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Seaweed Fertilizer 

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Information @ a Glance

  • Marine macroalgae, or seaweeds, are plant-like organisms that generally live attached to rock or other hard substrata in coastal areas.
  • The term Seaweeds in this case refers only to macrophytic marine algae, both wild and cultivated, growing in saltwater.
  • Seaweeds are classified as Green, Brown, or Red. A particular seaweedís placement in one of these groups is determined first by its photosynthetic pigments, then its reproductive mode, then its micro and macro morphologies, and finally by its phycopolymers.
  • Distinguishing these three phyla, however, involves more substantial differences than colour.
  • In addition to the pigmentation, they differ considerably in many ultrastructural and biochemical features including photosynthetic pigments, storage compounds, composition of cell walls, presence/absence of flagella, ultrastructure of mitosis, connections between adjacent cells, and the fine structure of the chloroplasts.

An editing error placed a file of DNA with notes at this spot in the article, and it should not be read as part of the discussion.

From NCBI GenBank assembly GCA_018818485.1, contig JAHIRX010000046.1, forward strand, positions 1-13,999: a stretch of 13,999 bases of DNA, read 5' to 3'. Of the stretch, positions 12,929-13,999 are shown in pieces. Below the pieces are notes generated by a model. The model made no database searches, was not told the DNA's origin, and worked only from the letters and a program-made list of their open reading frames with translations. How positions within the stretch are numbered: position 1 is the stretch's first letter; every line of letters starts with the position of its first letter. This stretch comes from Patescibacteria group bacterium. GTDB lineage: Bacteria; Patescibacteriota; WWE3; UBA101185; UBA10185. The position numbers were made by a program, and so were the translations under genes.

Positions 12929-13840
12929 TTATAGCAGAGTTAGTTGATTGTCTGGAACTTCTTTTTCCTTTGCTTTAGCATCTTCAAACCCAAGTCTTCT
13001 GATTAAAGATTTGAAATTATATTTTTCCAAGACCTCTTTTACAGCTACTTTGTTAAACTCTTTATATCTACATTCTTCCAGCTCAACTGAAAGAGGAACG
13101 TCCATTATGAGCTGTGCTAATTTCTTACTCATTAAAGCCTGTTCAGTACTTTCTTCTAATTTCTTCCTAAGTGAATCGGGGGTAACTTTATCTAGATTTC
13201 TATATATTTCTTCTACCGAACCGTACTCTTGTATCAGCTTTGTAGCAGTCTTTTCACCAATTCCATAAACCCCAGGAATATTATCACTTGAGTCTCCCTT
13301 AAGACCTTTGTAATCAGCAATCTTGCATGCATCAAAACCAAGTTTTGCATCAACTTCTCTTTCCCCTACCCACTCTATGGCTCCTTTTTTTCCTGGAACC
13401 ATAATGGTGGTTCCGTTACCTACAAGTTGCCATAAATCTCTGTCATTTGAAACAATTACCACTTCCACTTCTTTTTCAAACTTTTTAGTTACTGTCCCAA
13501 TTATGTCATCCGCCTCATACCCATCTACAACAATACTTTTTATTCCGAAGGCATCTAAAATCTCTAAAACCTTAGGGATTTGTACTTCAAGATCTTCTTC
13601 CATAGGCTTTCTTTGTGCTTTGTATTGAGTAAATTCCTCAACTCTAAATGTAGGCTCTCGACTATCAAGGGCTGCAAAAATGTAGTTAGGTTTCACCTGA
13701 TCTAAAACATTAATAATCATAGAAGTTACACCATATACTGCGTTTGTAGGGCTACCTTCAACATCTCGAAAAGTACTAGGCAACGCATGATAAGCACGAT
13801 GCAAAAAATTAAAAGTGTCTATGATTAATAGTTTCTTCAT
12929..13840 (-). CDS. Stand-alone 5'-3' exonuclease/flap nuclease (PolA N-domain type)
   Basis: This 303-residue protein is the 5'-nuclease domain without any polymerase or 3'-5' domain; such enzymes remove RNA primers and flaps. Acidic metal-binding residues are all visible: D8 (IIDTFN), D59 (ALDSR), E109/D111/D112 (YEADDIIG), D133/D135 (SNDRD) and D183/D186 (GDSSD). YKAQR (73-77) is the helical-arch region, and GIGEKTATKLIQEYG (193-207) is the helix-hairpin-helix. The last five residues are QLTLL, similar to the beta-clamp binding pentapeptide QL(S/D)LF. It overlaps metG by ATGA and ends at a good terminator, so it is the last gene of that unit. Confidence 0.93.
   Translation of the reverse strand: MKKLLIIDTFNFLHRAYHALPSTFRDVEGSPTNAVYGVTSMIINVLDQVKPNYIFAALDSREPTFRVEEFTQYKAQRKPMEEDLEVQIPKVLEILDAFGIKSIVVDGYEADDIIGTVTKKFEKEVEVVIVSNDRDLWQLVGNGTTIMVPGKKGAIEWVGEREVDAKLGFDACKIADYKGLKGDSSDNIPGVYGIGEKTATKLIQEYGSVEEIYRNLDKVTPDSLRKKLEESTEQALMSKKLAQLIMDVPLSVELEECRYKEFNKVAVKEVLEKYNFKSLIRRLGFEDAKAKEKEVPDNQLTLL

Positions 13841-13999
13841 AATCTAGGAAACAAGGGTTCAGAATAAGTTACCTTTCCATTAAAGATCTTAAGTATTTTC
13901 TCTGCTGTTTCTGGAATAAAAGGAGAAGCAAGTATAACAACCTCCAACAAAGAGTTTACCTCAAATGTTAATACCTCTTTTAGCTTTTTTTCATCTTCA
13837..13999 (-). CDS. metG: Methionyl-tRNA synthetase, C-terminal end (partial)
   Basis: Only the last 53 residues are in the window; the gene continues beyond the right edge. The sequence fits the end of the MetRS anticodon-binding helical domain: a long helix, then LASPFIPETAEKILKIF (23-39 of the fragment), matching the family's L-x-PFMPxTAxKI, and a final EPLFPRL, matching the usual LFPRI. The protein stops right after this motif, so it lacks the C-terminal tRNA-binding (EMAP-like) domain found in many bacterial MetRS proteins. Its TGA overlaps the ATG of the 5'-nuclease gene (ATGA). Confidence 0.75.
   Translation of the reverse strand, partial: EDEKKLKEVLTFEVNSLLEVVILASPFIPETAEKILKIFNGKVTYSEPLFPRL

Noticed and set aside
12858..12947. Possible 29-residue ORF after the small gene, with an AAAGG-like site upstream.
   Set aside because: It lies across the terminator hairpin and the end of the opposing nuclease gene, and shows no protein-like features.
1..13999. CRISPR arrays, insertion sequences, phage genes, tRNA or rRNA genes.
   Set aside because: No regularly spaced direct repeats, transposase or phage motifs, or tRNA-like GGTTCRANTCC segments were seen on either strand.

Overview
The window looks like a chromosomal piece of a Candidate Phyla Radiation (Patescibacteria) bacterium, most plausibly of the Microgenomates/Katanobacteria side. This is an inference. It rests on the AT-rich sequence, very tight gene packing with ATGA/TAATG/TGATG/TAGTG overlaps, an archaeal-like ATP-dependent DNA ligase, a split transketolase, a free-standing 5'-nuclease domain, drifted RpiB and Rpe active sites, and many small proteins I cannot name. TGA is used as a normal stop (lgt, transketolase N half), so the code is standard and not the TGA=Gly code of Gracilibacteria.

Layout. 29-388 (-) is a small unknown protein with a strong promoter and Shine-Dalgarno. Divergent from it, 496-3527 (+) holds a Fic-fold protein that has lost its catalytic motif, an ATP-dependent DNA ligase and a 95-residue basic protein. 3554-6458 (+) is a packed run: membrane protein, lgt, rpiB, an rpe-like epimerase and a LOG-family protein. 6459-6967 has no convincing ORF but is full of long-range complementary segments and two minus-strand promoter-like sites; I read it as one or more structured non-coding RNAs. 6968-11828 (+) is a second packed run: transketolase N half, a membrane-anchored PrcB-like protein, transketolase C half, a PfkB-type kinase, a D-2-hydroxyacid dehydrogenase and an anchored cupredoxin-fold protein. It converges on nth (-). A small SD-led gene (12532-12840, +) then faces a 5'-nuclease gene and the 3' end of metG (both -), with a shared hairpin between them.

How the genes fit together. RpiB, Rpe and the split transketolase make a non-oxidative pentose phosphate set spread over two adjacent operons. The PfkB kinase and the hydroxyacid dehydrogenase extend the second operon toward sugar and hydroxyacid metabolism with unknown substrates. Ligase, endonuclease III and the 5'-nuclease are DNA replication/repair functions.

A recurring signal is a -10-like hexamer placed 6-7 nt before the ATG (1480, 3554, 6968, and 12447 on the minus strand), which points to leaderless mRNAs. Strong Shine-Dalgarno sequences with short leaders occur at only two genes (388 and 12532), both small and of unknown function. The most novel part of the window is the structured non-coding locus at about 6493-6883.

• They originated through different evolutionary processes (primary endosymbiosis for green and red algae, secondary endosymbiosis for brown algae, and for this reason they are now classified in different kingdoms (green algae and red algae in the Kingdom Plantae, and brown algae in the Kingdom Chromista).
  • Seaweeds are far more complex organisms than generally realised. Many have specialised tissues and growth forms.
  • Generally, seaweeds and many algae have holdfasts: basal structures that do exactly what the name suggests - hold fast to the rock.
  • The present uses of seaweeds at present are as human foods, cosmetics, fertilisers, and for the extraction of industrial gums and chemicals.
  • They have the potential to be used as a source of long- and short-chain chemicals with medicinal and industrial uses.
  • Seaweed contains complex carbohydrates. These stimulate microscopic soil fungi and microbes. These little garden helpers increase the availability of soil nutrients and they also play a significant role in defending against soil-based diseases.
  • The nutrients in seaweed fertiliser promote early flowering, stronger crops, and increased sugar content in fruit.
  • One of the greatest advantages of seaweed fertiliser is that itís all-natural, you can use it in your garden confident that you arenít spreading a cocktail of dangerous chemicals.
  • Seaweed is rich in nutrients like phosphorus, potassium, calcium and nitrogen. Composted seaweed also adds many micronutrients that will improve soil quality and plant health.
     

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